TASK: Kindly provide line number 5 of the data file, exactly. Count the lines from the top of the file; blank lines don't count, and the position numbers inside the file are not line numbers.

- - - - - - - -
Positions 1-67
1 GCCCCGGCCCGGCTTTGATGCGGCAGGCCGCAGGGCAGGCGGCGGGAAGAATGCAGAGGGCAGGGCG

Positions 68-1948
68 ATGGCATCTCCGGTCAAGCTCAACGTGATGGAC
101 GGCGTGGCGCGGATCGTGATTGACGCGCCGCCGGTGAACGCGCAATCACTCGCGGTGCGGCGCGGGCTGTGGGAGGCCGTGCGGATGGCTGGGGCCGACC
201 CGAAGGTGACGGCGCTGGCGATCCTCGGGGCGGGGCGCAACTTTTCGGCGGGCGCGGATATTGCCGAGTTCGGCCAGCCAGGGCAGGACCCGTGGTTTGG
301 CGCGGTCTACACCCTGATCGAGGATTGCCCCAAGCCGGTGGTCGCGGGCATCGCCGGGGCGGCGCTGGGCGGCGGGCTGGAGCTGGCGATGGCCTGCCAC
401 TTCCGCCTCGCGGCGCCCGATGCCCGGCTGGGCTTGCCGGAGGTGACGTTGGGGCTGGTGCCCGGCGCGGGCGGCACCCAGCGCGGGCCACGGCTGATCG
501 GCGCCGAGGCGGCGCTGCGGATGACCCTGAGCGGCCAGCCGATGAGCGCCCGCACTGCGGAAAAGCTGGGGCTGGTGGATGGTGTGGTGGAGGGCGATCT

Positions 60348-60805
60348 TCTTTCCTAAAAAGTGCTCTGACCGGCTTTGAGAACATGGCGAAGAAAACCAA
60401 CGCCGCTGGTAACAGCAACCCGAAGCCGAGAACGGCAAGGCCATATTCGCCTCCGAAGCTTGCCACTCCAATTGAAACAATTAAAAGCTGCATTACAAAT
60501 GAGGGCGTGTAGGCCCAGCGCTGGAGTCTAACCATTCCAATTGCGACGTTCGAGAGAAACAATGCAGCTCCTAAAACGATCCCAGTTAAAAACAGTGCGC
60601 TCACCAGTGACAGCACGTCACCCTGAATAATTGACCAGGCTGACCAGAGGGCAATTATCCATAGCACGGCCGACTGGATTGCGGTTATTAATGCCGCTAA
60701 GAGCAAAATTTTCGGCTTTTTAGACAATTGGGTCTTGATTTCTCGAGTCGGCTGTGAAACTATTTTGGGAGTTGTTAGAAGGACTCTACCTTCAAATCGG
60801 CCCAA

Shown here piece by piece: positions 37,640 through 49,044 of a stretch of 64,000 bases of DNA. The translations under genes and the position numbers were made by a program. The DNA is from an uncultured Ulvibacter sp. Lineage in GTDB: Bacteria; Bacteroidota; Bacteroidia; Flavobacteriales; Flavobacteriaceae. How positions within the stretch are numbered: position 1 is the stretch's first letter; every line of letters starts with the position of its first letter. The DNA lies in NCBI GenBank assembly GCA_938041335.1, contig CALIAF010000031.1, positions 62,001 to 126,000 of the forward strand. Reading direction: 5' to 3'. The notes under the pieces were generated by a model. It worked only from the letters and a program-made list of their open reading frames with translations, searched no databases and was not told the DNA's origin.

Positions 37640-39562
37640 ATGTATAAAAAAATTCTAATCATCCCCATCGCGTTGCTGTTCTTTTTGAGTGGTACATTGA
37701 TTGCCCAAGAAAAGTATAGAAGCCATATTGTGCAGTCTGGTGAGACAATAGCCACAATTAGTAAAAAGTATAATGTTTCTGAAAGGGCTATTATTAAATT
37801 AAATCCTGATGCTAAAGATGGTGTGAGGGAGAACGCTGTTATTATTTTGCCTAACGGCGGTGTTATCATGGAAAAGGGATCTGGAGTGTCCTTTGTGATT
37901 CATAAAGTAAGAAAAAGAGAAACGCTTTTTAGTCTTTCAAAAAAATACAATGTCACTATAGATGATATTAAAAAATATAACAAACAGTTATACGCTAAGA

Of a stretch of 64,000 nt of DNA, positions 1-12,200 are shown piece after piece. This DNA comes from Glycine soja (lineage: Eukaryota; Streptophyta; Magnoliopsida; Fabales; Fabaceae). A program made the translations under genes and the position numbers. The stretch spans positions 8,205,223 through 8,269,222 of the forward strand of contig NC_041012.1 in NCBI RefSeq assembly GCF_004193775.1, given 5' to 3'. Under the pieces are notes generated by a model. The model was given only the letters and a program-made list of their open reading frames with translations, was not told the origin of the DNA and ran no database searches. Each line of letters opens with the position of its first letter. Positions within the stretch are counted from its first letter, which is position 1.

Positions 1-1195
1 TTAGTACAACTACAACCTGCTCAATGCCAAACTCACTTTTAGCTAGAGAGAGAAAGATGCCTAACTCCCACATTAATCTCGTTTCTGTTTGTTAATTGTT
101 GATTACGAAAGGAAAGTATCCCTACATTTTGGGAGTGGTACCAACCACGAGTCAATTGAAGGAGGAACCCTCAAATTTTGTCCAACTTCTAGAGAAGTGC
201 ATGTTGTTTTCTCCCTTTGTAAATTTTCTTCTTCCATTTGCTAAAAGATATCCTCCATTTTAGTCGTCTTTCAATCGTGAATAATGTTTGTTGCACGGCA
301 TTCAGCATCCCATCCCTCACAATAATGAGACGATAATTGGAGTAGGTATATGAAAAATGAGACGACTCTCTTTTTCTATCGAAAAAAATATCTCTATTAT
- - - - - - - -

101 GGCGTGGCGCGGATCGTGATTGACGCGCCGCCGGTGAACGCGCAATCACTCGCGGTGCGGCGCGGGCTGTGGGAGGCCGTGCGGATGGCTGGGGCCGACC